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New algae-removing technology debuts at Tallahassee lake

Updated: Jun. 17, 2021 at 7:09 PM EDT
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TALLAHASSEE, Fla. (WCTV) - New tech debuting in Tallahassee is what environmentalist are calling a “game changer” in tackling harmful algae bloom.

The first of its kind is now operating at Lake Munson, and the idea is that the machine takes in lake water, removes the algae and recycles it back in to the lake. Algae-filled water goes in, and crystal clear water comes out

AECOM, the company behind it, said this is the first time this type of algae harvesting is being done at such a large scale. They added that it’s putting North Florida on the cutting edge of battling algae blooms, but hopefully, this is just the beginning.

“We’re seeing more and more harmful algal blooms,” said Global Director of algae program, Dan Levy. “They’re becoming more toxic and they’re lasting longer.

Levy said this machine could be the answer.

“We have an abundance of nutrients that are accumulating, and for us to physically take those nutrients out is one of the best methods to mitigate this problem,” explained Levy.

Water is pumped from Lake Munson into the machine, then treated with a solution and runs through a series of filters. All the algae floats to the surface, where a skimmer can remove all of it into a separate tank. The clean, clear water then recycles back in to the lake.

“Really, all of our water is connected,” said Kellie Ralston with the Northwest Florida Water Management district. “When we see the rain come down and come in to the lakes, and particularly because of our geology, we have the aquifer.”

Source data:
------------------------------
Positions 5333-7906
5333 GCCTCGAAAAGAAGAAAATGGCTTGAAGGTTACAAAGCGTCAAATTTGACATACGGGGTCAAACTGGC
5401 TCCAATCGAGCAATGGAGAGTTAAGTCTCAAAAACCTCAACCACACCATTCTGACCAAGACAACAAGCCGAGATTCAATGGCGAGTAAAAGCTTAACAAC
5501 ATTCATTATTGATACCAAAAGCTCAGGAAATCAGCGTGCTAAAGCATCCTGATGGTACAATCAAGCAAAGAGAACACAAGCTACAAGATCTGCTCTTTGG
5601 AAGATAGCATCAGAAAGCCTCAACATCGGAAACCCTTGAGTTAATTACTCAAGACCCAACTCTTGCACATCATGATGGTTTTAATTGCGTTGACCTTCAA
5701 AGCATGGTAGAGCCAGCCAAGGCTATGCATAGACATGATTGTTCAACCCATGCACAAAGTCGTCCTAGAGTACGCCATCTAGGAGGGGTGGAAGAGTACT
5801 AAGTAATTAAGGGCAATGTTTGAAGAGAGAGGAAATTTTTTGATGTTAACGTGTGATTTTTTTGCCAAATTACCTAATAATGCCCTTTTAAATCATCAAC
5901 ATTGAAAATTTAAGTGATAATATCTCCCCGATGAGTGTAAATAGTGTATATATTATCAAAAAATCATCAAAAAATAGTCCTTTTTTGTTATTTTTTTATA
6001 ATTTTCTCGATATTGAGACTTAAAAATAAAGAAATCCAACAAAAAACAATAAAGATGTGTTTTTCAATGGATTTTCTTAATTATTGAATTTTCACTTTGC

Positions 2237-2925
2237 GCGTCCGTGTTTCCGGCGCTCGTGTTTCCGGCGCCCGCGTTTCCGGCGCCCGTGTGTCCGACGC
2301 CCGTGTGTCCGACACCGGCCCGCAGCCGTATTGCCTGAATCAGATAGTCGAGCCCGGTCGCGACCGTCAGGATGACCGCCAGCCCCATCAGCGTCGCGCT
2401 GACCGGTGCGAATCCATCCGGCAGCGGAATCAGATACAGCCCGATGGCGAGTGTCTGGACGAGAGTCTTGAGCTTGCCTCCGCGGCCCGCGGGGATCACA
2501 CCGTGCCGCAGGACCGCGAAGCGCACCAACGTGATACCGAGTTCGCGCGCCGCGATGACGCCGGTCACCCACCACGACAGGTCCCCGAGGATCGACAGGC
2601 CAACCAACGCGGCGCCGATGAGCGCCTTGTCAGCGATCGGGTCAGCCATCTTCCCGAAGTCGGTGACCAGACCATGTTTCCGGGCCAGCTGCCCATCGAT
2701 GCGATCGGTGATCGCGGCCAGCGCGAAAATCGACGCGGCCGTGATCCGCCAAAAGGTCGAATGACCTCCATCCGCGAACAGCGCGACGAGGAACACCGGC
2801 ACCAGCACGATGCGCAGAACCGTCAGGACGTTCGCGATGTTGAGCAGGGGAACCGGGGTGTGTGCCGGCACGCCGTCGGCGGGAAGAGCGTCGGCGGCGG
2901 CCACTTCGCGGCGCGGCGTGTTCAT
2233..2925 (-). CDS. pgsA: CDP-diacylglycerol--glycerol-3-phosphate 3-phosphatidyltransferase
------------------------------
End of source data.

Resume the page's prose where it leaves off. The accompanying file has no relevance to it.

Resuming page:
Ralston said this process will benefit Lake Munson, but also clean up Wakulla Springs and the upper Wakulla River.

kellie ralston // northwest florida water management district

“So whatever we can do to help nutrient load at the front end of the system helps all the way down the line.”

The machine was funded through a$1.9 million grant from the DEP as the nation’s first.

However, AECOM hopes to continue scaling up for places like South Florida and Lake Okeechobee, which are particularly impacted by harmful blooms.

“We can actually reduce the nutrients that are coming in to the lake by installing these harvesters and intercepting the water coming in to the lake, we can then prevent the amount of nutrients coming in to the lake,” added Levy.

AECOM is working on taking the algae that’s removed here from the water and recycling that and turning it in to usable bio-fuel.

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